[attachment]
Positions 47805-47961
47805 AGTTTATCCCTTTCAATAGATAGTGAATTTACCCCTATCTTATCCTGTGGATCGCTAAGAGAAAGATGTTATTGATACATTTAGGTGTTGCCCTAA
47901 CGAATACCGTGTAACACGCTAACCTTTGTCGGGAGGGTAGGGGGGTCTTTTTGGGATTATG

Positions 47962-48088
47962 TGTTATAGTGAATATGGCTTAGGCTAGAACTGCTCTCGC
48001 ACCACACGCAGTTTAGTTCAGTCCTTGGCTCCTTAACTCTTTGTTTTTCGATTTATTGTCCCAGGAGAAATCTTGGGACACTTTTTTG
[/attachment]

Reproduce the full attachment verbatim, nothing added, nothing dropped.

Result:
Positions 47805-47961
47805 AGTTTATCCCTTTCAATAGATAGTGAATTTACCCCTATCTTATCCTGTGGATCGCTAAGAGAAAGATGTTATTGATACATTTAGGTGTTGCCCTAA
47901 CGAATACCGTGTAACACGCTAACCTTTGTCGGGAGGGTAGGGGGGTCTTTTTGGGATTATG

Positions 47962-48088
47962 TGTTATAGTGAATATGGCTTAGGCTAGAACTGCTCTCGC
48001 ACCACACGCAGTTTAGTTCAGTCCTTGGCTCCTTAACTCTTTGTTTTTCGATTTATTGTCCCAGGAGAAATCTTGGGACACTTTTTTG